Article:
The Indonesian Investment Coordinating Board (BKPM) has noted at least five challenges faced by investors in Indonesia, leading to a decline in foreign investment interest. These include:

  • Complex regulations
  • Difficulty in land acquisition
  • Uneven distribution of public infrastructure
  • Tax and other non-fiscal incentives that are not supportive
  • Insufficient skilled labor

Moreover, ongoing global challenges such as the Ukraine-Russia conflict and geopolitical tensions in the Middle East between Israel and Palestine are feared to worsen the economic conditions that have not fully recovered.

These conditions are believed to impact the flow of foreign direct investment, including to Indonesia.

The disadvantages of foreign direct investment in Indonesia

While beneficial, foreign investment in Indonesia also poses drawbacks. One key concern is the potential loss of control for the host country, allowing foreign companies significant influence over local businesses.

This may result in profit and resource transfer, weakening the host country’s economy and impeding independent decision-making.

Furthermore, FDI can foster reliance on foreign companies and technologies, hampering local industry growth and competitiveness.

This dependency may lead to foreign dominance in key sectors, diminishing the host country’s economic autonomy. Additionally, FDI could exacerbate income inequality, with benefits disproportionately favoring foreign investors over the local population.

Investment opportunities in Indonesia

The government has announced 14 new National Strategic Projects (PSNs) to be funded by private companies, with construction scheduled to commence in 2024. The PSN initiative prioritizes infrastructure, including toll roads, public transportation, energy, seaports, airports, and information technology.

Among the new strategic projects are the Pantai Indah Kapuk Tropical Concept property development in North Jakarta, the Wiraraja Industrial Area in Galang Island, Riau, the North Hub Development Project in offshore East Kalimantan, and the Neo Energy Parimo Industrial Estate in Parigi Moutong, Central Sulawesi.

How do you start investing in Indonesia?

There are several ways for foreigners to start a business in Indonesia. Apart from establishing PT PMA, the most commonly used legal entity by foreigners, Indonesia offers other easier ways, namely representative offices.

Below are various kinds of representative offices available in Indonesia:

Foreign Representative Office (KPPA)

KPPA is a general office used to enter the Vietnamese market. The parent company typically sets it up to manage operations.

Foreign Construction Representative Office (BUJKA)

BUJKA differs slightly from KPPA and KP3A and is established for organizations operating in the construction sector. The necessary license for BUJKA is SIUJK.

Foreign Trade Representative Office (KP3A)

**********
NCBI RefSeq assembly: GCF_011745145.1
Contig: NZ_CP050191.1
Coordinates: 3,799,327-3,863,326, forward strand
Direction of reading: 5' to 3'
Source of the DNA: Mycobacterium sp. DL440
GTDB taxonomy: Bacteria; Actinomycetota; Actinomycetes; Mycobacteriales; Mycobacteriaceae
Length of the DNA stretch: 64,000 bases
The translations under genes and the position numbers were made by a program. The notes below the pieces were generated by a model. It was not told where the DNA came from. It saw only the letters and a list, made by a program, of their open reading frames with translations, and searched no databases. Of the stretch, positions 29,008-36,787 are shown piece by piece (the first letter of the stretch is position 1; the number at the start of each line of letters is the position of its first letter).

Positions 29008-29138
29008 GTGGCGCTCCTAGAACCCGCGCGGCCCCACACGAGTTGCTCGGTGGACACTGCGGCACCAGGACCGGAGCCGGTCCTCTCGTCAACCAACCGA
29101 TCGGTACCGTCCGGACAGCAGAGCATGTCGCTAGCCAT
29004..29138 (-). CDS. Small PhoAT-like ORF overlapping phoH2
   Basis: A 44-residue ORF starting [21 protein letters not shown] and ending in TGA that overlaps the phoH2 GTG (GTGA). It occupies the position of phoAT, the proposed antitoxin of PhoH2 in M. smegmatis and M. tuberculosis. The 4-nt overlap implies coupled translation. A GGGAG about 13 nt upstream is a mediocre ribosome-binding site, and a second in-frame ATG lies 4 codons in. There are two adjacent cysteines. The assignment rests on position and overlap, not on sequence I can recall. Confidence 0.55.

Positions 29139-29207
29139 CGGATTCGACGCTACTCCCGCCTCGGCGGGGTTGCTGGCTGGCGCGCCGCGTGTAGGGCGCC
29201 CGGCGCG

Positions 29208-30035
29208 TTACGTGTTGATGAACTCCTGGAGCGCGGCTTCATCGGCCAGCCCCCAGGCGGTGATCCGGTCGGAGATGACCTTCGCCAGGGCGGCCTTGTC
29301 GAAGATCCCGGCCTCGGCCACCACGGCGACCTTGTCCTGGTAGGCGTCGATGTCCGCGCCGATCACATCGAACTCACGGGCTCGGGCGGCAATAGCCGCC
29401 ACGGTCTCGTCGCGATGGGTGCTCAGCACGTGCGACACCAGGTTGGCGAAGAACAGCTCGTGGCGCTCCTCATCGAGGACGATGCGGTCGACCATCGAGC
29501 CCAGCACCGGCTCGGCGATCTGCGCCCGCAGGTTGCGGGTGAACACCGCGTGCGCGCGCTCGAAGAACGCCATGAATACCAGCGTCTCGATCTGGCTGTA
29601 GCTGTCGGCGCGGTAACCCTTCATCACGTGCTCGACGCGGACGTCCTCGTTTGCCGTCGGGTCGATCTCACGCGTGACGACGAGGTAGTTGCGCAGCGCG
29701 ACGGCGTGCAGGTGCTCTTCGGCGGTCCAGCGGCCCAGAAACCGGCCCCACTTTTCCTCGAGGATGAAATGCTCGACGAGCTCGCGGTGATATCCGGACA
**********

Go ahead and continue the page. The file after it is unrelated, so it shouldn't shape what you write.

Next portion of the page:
A KP3A can engage in activities similar to KPPA and act as a buying and/or selling agent. However, it still needs to be authorized to make sales independently.

Guide to Doing Business in Jakarta

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InCorp Indonesia offers expertise in assisting foreign businesses with investing in Indonesia by providing company registration and investor KITAS services.

With years of experience in the market entry fields, InCorp Indonesia ensures compliance with Indonesian laws and regulations for thousands of overseas businesses. Our services can be tailored to meet your specific requirements.

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    Pandu Biasramadhan

    Senior Consulting Manager at InCorp Indonesia

    An expert for more than 10 years, Pandu Biasramadhan, has an extensive background in providing top-quality and comprehensive business solutions for enterprises in Indonesia and managing regional partnership channels across Southeast Asia.

Frequently Asked Questions

    For tax purposes in Indonesia, companies must maintain their books in Rupiah, using the Indonesian language, and store them within the country. Exceptions for using USD and English in bookkeeping require prior notification to the authorities and any use of languages other than Indonesian needs approval from the Ministry of Finance.

    Foreign investors need to have a minimum of IDR 10 billion in authorized capital, IDR 10 billion in paid-up capital, and IDR 1 billion in personal shares for applying for Investor KITAS/ITAS in Indonesia.

    To provide you with accurate pricing information for our visa and immigration consultation services, we consider the complexities of your inquiries and the dynamic nature of regulations in Indonesia. As a result, the pricing for the services may vary accordingly. For pricing details, please talk to our experts.

    In Indonesia, employment arrangements are categorized into temporary employment agreements (PKWT) and permanent employment agreements (PKWTT). Temporary contracts are for short-term, seasonal, or experimental work, while permanent contracts are for continuous employment.